The politics of diseases, Coronavirus versus the Swine Flu

The politics of diseases, Coronavirus versus the Swine Flu
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The politics of diseases, Coronavirus versus the Swine Flu

When you look at how the news media covered the Swine Flu in 2009 and President Obama’s seven month long response before declaring it a national emergency, and their coverage of President Trump and his two month response to the coronavirus, you can see how political viruses really are. Published in the Southwest News newspaper syndicate March 19, 2020

By Ray Hanania

There are things about the Coronavirus that bother me. And I think most of it has to do with the way we have politicized everything in our very divided and polarized American society.

I will start by blaming the biased mainstream news media. They are the main culprits. The media seems more concerned about using the Coronavirus to trash President Trump than they are about the virus itself.

And yet, the media’s assault against Trump has been so different from how they treated their savior, former President Barack Obama when he had to deal with a similar health threat, the Swine Flu or the H1N1 virus in April 2009.

CoronaVirus courtesy of Wikipedia

CoronaVirus courtesy of Wikipedia

From April 12, 2009 to April 10, 2010, the CDC estimated there were 60.8 million cases worldwide, with 274,304 hospitalizations and 151,700 to 575,400 deaths. 

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Nearly 90 percent of the victims were under the age of 65. Between 12,500 and 20,000 Americans, mostly young adults and children, died during the Swine Flu pandemic. (Many deaths were classified as “other causes” involving fatalities that were not diagnosed with Swine Flu.)

The Swine Flu began in La Gloria Veracruz, Mexico in March 2009 and hit the US the same week. The first American diagnosed with Swine Flu was on April 15, 2009. Obama was reluctant to put a heavy spotlight on it because of the impact it might have on US relations with Mexico. There were also several strains.

Initially, Obama offered the standard warnings, noting that America was being hit by a lesser threatening Swine Flu strain. On May 2, 2009, Obama held a press conference urging the temporary closings of schools with swine flu cases. He provided $1.5 billion in emergency funding to “monitor” the virus. He urged Americans to take “the same steps” Americans would do for any other infection or flu: wash your hands, cover your mouth when coughing. He urged individuals who were sick to “stay home from work,” adding parents should keep sick kids at home.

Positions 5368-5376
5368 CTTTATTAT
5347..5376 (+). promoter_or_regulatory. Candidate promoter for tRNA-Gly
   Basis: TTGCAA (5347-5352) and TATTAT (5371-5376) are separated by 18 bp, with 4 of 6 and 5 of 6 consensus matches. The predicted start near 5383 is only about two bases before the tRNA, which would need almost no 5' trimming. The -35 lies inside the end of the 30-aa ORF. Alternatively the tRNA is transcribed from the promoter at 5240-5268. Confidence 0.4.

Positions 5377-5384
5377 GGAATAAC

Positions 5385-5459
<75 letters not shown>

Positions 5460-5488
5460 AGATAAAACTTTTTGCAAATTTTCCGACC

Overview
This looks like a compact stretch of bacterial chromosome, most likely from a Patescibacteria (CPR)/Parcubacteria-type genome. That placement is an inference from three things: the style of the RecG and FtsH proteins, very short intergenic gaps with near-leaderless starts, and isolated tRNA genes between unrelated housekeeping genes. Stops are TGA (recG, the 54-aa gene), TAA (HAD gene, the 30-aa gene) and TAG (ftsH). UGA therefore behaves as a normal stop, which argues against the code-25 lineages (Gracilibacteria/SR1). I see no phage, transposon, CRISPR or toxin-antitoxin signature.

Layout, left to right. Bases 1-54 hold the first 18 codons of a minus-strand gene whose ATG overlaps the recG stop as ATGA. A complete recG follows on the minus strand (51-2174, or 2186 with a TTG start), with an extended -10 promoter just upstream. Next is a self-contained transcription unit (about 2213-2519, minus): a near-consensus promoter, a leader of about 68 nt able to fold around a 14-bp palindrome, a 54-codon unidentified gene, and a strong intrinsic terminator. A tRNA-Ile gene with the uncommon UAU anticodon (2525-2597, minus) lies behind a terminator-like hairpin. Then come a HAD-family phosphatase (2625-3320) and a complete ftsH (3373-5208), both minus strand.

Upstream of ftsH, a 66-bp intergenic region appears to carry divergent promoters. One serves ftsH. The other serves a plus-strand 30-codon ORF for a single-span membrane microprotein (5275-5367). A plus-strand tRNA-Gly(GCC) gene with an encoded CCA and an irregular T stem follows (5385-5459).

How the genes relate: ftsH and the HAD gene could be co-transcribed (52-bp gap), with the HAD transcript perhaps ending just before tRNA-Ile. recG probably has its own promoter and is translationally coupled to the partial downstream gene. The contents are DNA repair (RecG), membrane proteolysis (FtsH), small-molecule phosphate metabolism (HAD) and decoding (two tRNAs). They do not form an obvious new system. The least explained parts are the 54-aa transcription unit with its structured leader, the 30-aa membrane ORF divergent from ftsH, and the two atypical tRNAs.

But it wasn’t until nearly seven months later on Oct. 22, 2009, according to the Pro-Obama website CNN, that President Obama officially declared a “national emergency.”

“The 2009 H1N1 pandemic continues to evolve. The rates of illness continue to rise rapidly within many communities across the nation, and the potential exists for the pandemic to overburden health care resources in some localities,” Obama said at the time.

“Thus, in recognition of the continuing progression of the pandemic, and in further preparation as a nation, we are taking additional steps to facilitate our response.”

Compare that to President Trump’s response to the outbreak of the Coronavirus, or COVID-19 which was first identified in December 2019 in Wuhan, China. The Chinese didn’t publicly acknowledge the virus until January 7, 2020. 

The very first American Coronavirus death occurred on Jan. 19, 2020 in Snohomish County in Washington State. The victim was an American who returned to Washington on Jan. 15 following a visit to Wuhan, China. 

The World Health Organization (WHO) declared the Coronavirus a pandemic two months later on March 11, 2020 after 114 countries reported 118,000 infections with 90 percent of the infections reported in four Asian countries. 

That same night, President Trump publicly responded, nine weeks after the first U.S. case was identified, declaring a national emergency and detailing widespread actions to combat the virus.

In their hedonistic obsession with bashing Trump, the mainstream news media has been responsible for fanning an exaggerated hysteria in American society today. Store shelves have been cleared of bread, cleaning products and canned foods. Hand sanitizer, which isn’t the most effective way to prevent the Coronavirus infection, can’t be found.

Oddly, there is a rush on toilet paper. You can’t find it in many stores, making me wonder, what were some people doing before the pandemic? Not using toilet paper, until now?

Schools were closed statewide. Events from sporting events to the St. Patrick’s Day Parade were cancelled. The stock market is crashing. Businesses are closing. The travel industry is in total disarray.

I’m not saying we shouldn’t be vigilant or that the Coronavirus is less a concern than the Swine Flu.

I’m saying that the hysteria, this Zombie Apocalypse mentality being fueled by the news media and partisan politics is probably doing more damage to America than the Coronavirus itself.

The media and some politicians are willing to damage this country just so they can blame that destruction on Trump.

Ray Hanania

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